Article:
The Office of Social Justice has released the first of a new series of podcasts, featuring interviews with a range of people who work to bring about justice in various ways to people in the church and to those around them.
In the first episode, Kate Kooyman, host of the first season of the Do Justice podcast, explains why OSJ has put together this series and provides an overview of what she hopes listeners will take away from the podcasts, which will air on Tuesdays through July and August.
“I’ve realized how important it is in today’s world that we, as Christians, … open our hearts, lives, and minds to get the perspective of people we don’t really hear from,” said Kooyman, who is an ordained minister in the Reformed Church in America and has worked as an education team leader for OSJ.
As people seeking to walk in the footsteps of Christ, she said, we must broaden our perspectives, especially on the issue of race, and these podcasts can help to do this.
“We ought to have ears to listen to the perspectives of people we don’t always hear from,” said Kooyman.
If we want to know more about the effects of such topics as racism, we need to battle the racism in our hearts and minds by taking intentional steps “to encounter people who are other” than we are said Kooyman.
“We tend to surround ourselves with people who think like we do. When we do this, it can shrink our idea of who God is.”
The new podcast, she added, offers a chance to listen “to critically important voices of those who show advocacy and resilience in the face of injustice.”
In helping to create the podcast series, Kooyman said, was able to learn more about the lives of people battling racism, as well as people advocating to rise up and address such issues as climate change.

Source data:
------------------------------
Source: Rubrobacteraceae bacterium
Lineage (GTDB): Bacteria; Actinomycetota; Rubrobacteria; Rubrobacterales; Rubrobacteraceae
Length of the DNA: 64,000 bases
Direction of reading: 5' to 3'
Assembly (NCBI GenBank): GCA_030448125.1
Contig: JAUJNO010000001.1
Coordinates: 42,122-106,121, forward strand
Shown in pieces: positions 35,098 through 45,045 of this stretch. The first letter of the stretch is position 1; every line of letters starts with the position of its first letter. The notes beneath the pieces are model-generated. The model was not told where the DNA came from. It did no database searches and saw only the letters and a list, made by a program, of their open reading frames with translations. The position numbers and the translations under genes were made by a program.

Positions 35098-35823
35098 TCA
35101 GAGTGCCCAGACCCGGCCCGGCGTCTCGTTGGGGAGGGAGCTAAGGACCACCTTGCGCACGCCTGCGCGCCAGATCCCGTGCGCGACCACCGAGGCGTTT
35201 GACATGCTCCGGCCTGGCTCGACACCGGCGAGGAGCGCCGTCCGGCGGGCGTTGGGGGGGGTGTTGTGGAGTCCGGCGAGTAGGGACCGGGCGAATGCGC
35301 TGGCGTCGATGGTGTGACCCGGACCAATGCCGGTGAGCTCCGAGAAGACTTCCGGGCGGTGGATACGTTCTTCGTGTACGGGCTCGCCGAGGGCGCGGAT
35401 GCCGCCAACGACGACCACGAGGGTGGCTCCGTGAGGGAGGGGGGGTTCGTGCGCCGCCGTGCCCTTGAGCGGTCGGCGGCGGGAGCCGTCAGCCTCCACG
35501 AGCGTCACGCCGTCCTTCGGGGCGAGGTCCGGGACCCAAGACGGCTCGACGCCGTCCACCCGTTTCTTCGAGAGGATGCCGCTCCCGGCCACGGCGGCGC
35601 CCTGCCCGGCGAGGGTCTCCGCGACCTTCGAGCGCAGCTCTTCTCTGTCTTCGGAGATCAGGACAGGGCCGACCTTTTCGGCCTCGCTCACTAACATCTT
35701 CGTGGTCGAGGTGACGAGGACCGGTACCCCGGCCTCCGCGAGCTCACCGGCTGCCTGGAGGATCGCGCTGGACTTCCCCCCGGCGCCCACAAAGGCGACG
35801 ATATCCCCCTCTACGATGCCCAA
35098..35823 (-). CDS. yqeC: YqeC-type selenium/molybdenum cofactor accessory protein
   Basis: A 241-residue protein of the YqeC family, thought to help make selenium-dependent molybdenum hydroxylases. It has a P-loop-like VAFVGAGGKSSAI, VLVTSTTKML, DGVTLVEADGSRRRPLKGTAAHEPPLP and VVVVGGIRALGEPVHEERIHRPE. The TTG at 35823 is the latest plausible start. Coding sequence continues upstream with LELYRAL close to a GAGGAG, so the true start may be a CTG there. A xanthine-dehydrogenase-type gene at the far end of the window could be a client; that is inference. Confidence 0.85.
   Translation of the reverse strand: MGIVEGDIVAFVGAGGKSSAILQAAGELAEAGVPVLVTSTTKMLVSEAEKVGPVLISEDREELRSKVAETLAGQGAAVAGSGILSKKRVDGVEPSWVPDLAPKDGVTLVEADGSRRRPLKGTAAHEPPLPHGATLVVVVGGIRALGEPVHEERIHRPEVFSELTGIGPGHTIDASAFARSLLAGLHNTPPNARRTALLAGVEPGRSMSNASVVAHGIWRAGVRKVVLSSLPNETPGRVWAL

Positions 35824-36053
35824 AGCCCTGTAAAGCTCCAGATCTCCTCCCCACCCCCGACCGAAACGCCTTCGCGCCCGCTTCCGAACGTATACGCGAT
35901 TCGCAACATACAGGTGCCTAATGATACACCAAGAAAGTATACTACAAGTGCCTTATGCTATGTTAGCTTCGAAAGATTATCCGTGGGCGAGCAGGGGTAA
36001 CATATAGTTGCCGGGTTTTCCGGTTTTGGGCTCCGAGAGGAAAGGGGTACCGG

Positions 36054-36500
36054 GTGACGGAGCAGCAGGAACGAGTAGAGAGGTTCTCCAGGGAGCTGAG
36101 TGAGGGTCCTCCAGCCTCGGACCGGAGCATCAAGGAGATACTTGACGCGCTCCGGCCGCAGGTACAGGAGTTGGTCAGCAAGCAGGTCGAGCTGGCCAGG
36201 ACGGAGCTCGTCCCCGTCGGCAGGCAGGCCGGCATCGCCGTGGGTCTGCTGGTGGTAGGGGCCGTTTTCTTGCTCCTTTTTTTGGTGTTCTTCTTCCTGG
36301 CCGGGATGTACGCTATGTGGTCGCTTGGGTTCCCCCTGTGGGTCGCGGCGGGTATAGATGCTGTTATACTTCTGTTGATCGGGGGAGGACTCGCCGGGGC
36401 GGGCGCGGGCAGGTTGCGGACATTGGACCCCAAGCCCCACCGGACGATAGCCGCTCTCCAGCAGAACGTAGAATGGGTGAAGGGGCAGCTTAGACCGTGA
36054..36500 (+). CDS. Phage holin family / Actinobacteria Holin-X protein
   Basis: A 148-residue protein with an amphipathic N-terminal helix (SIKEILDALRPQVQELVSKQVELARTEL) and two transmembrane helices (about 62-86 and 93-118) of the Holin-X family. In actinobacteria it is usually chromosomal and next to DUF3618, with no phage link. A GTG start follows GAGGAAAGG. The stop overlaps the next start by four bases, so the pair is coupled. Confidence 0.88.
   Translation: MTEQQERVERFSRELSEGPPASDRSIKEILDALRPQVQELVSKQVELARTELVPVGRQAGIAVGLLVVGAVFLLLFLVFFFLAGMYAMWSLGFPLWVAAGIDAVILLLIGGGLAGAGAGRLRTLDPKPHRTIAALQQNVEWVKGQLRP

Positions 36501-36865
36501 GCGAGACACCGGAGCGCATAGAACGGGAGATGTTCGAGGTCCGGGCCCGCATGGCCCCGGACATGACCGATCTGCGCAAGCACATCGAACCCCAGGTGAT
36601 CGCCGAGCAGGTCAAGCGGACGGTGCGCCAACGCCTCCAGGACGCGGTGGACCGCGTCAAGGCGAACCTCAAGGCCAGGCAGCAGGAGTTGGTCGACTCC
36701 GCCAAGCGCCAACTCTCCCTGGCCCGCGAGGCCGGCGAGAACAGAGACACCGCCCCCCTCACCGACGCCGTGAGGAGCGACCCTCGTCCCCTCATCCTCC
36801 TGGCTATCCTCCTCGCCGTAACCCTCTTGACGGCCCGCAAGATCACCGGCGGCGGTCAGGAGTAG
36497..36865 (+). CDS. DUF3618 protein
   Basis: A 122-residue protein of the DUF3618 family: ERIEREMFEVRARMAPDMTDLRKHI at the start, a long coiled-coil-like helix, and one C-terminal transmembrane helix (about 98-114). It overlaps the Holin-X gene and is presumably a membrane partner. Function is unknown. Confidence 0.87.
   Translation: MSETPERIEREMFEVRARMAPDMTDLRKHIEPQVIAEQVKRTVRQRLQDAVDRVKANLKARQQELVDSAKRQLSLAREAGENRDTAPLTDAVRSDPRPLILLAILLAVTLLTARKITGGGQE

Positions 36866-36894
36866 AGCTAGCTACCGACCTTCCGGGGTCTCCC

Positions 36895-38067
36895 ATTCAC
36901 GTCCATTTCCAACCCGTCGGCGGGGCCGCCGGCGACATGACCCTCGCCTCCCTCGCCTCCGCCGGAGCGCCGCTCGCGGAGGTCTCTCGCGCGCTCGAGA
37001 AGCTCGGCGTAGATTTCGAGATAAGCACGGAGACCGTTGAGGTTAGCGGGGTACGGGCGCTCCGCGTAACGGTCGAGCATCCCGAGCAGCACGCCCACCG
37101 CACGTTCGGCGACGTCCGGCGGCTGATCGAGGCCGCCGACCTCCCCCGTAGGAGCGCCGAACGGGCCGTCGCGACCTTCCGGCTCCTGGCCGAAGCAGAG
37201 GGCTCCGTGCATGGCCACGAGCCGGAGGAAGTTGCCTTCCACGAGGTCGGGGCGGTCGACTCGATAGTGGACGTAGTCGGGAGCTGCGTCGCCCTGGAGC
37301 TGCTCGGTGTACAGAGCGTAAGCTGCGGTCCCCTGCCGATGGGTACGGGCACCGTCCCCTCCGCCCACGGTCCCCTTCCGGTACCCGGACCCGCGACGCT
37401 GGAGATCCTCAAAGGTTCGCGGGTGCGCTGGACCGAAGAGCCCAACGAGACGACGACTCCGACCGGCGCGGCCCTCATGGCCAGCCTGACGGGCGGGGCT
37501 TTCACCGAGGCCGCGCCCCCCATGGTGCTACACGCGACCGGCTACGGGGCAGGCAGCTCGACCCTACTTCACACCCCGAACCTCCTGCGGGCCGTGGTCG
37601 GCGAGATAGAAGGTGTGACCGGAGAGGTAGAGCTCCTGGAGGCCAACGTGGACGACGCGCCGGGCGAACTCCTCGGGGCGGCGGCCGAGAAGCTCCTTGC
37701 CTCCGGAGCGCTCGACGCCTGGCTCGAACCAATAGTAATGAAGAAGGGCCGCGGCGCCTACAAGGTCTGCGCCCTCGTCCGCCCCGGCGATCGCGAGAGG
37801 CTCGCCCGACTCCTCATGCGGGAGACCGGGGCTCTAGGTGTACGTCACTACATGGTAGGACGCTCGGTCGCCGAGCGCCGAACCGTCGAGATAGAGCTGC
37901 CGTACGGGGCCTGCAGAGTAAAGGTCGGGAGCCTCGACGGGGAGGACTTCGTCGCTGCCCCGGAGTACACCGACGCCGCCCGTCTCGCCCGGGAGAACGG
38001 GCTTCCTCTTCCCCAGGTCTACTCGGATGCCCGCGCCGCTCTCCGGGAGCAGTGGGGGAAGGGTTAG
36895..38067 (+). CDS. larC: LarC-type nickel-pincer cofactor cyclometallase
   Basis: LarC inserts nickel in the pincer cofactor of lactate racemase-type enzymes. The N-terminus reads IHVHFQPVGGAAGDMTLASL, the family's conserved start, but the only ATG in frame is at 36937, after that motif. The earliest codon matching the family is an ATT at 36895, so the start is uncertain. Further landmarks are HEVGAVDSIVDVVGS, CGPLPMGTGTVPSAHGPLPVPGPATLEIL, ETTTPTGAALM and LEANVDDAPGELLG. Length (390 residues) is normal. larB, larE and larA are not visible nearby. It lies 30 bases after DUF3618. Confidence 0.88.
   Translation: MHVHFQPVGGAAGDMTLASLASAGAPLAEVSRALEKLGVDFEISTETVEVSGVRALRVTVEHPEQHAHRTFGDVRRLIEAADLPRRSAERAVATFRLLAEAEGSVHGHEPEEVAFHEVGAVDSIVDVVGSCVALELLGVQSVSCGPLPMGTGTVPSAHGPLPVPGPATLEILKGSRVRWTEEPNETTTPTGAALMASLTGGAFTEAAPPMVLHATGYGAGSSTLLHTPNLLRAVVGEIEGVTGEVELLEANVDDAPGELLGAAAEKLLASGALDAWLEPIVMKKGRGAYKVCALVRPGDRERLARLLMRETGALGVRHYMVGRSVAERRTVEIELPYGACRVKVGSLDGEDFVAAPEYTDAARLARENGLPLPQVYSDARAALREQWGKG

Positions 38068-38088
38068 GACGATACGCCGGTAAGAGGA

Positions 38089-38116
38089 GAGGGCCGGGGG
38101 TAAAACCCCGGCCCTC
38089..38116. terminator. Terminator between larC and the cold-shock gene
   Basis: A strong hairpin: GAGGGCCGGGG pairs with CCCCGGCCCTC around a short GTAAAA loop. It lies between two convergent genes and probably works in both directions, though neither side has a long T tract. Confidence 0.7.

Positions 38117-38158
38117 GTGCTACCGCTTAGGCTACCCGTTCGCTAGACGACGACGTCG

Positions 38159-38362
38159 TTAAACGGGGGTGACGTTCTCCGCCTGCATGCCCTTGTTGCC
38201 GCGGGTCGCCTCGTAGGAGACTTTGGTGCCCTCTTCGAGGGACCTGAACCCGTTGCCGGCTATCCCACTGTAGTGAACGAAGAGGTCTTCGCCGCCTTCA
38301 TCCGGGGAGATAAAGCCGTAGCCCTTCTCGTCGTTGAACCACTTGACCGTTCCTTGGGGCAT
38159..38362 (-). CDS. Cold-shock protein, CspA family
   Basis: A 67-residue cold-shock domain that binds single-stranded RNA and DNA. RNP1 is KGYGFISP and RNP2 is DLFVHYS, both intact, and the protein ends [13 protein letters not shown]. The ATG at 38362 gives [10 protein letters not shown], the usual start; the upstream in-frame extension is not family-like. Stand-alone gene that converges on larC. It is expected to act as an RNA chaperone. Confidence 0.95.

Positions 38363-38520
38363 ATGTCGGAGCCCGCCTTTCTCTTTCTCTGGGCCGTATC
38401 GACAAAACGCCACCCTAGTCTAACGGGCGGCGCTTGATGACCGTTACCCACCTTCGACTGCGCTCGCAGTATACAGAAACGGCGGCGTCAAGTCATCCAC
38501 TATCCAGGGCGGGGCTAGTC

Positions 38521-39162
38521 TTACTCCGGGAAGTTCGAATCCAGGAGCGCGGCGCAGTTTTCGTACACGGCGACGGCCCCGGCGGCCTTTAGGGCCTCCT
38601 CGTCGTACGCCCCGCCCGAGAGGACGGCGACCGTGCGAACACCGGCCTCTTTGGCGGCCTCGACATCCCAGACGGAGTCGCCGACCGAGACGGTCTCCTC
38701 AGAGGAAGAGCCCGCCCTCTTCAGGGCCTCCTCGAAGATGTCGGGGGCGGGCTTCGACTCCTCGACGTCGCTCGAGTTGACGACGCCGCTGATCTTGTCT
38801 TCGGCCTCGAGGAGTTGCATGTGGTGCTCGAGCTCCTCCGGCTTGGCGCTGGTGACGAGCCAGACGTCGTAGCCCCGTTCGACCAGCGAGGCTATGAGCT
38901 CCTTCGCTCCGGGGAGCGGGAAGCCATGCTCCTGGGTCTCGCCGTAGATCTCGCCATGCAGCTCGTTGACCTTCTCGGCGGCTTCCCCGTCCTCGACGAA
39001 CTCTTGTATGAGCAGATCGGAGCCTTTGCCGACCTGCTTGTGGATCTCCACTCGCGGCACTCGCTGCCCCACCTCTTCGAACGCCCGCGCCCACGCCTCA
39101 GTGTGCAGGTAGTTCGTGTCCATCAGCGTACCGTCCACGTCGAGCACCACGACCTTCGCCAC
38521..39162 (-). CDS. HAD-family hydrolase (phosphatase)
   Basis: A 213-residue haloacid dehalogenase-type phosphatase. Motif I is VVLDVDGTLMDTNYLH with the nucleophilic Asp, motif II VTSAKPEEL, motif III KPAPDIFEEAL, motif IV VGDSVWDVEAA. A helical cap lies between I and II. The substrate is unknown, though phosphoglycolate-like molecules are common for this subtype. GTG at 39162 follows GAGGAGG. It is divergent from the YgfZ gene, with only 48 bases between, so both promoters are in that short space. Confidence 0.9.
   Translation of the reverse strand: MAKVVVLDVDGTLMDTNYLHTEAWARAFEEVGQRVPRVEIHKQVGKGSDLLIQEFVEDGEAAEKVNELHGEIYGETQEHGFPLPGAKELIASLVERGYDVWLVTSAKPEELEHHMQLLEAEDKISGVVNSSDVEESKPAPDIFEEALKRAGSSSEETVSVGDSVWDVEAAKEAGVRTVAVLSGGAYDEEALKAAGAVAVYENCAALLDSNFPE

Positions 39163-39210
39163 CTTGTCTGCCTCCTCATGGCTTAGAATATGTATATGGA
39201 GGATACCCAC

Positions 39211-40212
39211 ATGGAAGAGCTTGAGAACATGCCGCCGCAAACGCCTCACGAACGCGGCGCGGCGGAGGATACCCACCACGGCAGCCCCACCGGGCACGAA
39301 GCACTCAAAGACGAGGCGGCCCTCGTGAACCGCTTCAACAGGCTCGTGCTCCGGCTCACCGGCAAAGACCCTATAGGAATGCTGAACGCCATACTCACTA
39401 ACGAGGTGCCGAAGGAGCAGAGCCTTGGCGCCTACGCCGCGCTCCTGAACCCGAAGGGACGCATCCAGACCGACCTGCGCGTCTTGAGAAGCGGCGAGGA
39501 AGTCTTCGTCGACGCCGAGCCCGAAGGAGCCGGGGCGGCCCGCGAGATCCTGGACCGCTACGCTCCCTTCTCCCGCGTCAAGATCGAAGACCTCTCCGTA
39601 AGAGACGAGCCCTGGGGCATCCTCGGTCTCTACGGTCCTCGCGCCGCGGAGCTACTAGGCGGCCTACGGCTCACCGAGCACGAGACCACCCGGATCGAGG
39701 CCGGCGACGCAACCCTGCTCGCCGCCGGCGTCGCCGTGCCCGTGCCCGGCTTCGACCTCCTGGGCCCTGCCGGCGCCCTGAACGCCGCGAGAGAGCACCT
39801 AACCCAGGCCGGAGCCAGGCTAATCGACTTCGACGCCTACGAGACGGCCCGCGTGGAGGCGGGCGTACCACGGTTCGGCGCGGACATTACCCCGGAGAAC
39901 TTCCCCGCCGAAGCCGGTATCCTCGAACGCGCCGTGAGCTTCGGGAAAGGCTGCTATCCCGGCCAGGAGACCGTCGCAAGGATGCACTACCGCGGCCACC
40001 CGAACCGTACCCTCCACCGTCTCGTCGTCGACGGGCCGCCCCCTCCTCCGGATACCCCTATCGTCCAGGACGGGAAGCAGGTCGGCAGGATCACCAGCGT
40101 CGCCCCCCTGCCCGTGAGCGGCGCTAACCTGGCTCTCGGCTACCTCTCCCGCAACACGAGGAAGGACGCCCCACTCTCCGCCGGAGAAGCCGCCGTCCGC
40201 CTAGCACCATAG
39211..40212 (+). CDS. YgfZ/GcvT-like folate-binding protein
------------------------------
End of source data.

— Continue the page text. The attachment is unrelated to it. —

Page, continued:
"Speaking with so many inspiring voices in the Christian justice world has been such a privilege. I hope our conversations are as meaningful to listen to as they were to create."
The series of podcasts includes the following:
Episode 1 features Rev. Alexia Salvatierra, an ordained pastor in the Evangelical Lutheran Church in America and coauthor of the book Faith Rooted Organizing. Salvatierra currently serves as a consultant (training, facilitating, organizing, and leading strategic planning) for a variety of national/international organizations, including World Vision USA/World Vision International/Women of Vision, Intervarsity Christian Fellowship, and the Christian Community Development Association.
Episode 2 features Sandra Maria VanOpstal, executive director and cofounder of Chasing Justice. She is the preaching pastor at Grace and Peace Church in Chicago. The author of multiple books, VanOpstal is an adjunct faculty member at North Park University. She is a sought-after speaker and activist, whose passion for people living on the margins is easily felt by those who hear her speak.
Episodes 3 and 4 focus on J.J. TenClay, who spent four years in Italy as a missionary for the Reformed Church in America, working with migrants, refugees, and asylum seekers. TenClay returned to the United States in July 2018 and is now the Refugee Ministries Coordinator for RCA Global Missions. She said she is thankful to have seen the image of God reflected so diversely in the faces of people to whom—and with whom—she served abroad.
Episode 5 features Steve Mulder, field coordinator for the CRCNA’s Climate Witness Project, and Anneke Spoelman, Steve’s 15-year-old grand-daughter, who attends the Grand Rapids (Mich.) Public Museum High School. Spoelman and Mulder were part of a delegation sent by the CRCNA to Kenya and Uganda to meet with World Renew personnel and the subsistence farmers they support.
To listen to the podcasts, go to https://anchor.fm/do-justice.